Yesterday marked the official end of my reading of Brueggemann's commentary and the listening of lectures aforementioned. I have to admit that I did not read as I said I would and thus instead of taking one month to finish the book Genesis it instead took me three months to finish! However, I am not disappointed as I have learned much.
Firstly, I am glad I opted for a theological commentary over an exegetical for my first take at reading Genesis seriously. I cannot begin to imagine reading footnote after footnote about this particular word and this particular source and the dating the of the book of Genesis. Secondly, I am glad I did not choose a author who would try to convince of an early dating for Genesis or the historical-scientific proofs for a six day creation. I honestly didn't know where Brueggemann stood on such issues, but I was prepared to disagree with him.
It may seem obvious to those who studied Genesis in detail or who had more than a cursory reading when trying desperately to finish reading the Bible in a year, but to those of us finally coming into our studies, the names of each of these books is so important to how one studies them. As Brueggemann points out, Genesis is about the genesis of a world and a family. It is about giving a history for a people in exile. That being said, Brueggemann does get into some historical-critical discussions, but these are never the focus of his writing. He'll often mention sources that we are familiar with like J, E and P but this is usually in passing as if the reader already assumes such sources.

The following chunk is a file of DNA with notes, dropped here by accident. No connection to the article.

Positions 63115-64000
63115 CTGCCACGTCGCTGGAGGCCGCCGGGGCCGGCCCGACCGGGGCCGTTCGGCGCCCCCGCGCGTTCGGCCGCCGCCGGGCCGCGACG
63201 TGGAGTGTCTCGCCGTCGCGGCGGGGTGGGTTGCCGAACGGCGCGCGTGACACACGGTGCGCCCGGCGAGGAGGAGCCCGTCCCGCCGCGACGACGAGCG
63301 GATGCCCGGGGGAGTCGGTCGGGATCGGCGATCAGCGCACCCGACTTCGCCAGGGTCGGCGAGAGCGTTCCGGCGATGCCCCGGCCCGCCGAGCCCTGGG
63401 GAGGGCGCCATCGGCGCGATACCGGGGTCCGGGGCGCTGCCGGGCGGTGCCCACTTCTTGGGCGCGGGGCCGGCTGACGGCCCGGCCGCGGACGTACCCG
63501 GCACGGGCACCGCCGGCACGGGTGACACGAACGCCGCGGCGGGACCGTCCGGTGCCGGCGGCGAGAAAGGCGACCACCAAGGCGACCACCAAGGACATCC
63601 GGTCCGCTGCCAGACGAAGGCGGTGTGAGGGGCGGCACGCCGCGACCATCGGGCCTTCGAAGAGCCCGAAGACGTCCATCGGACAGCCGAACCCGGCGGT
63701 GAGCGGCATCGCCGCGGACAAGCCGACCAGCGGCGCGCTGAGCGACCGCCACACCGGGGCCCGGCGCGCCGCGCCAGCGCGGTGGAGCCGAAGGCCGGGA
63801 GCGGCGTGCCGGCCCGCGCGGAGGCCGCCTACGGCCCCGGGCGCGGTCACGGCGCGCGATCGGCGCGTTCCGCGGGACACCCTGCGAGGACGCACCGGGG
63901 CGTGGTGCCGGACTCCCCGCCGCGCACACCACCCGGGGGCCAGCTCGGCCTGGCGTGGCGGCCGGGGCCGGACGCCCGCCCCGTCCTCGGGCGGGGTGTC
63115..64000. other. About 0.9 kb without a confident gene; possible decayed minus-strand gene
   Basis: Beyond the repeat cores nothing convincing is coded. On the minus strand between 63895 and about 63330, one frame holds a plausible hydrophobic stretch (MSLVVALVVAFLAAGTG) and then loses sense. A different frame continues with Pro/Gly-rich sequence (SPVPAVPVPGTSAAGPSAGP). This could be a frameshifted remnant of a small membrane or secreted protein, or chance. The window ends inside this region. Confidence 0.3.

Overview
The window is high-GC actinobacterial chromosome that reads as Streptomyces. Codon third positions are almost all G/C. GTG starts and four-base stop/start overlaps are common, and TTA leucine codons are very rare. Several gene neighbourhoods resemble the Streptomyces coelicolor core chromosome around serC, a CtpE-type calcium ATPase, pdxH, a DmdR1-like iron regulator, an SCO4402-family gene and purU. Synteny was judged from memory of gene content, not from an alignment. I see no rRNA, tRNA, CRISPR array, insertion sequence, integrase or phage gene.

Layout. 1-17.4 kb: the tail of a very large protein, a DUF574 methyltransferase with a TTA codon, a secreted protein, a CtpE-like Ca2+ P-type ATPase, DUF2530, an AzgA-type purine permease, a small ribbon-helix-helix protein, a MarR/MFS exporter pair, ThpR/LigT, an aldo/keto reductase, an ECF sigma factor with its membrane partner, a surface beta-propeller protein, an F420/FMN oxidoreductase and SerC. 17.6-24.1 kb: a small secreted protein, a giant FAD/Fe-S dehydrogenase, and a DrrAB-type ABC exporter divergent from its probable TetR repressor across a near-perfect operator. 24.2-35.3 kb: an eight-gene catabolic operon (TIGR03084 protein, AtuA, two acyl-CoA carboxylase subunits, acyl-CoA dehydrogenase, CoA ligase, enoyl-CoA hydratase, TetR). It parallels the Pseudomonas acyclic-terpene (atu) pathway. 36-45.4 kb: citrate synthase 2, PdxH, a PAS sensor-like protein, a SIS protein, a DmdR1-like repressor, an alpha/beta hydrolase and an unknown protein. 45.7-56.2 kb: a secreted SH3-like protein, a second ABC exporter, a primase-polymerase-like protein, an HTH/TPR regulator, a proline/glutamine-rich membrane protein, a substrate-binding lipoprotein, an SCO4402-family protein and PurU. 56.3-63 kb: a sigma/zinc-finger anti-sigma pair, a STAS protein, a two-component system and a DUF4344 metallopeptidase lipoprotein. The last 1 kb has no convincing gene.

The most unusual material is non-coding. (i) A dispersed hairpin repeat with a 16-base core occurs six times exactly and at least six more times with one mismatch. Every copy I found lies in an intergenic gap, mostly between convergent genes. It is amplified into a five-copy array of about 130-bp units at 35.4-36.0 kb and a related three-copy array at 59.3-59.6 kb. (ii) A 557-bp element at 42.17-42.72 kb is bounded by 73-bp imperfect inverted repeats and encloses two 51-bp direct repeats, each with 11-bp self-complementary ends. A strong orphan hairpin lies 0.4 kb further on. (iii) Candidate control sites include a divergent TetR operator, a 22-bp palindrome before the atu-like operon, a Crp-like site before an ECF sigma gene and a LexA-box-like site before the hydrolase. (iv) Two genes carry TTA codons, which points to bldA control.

Genesis, according to Brueggemann, can be taken into two halves: the cosmological genesis and the anthropological genesis. The latter genesis can then be broken into four sections: the Abraham, Isaac, Jacob and Joseph cycles. Chief among them is the promise of Abraham which pervades the three remaining cycles is the also that which propels the other cycles into the book of Exodus. Brueggemann argues that we must follow the title Genesis even along to the end which is really not an ending, but really is a beginning that takes us to the Exodus story.
It was interesting to read a theological-homiletical commentary while listening to lectures given from a literary perspective. I have to admit that some of the comments made by Gary Rendsberg seem a bit far-fetched as times, but reading some of the comments that Brueggemann will make that either confirm or hint towards those comments made it easier to hear those things.
Brueggemann's writing style is clearly homiletical as he often gives cross-reference to the gospels or Paul, and often makes connection between the ancient communities of Genesis and how these should or shouldn't shape the Christian communities of the present. Certainly this is not a commentary that should be used on its own for research or scholarly purposes, but it is certainly a beginning place for theological interpretation of Scripture.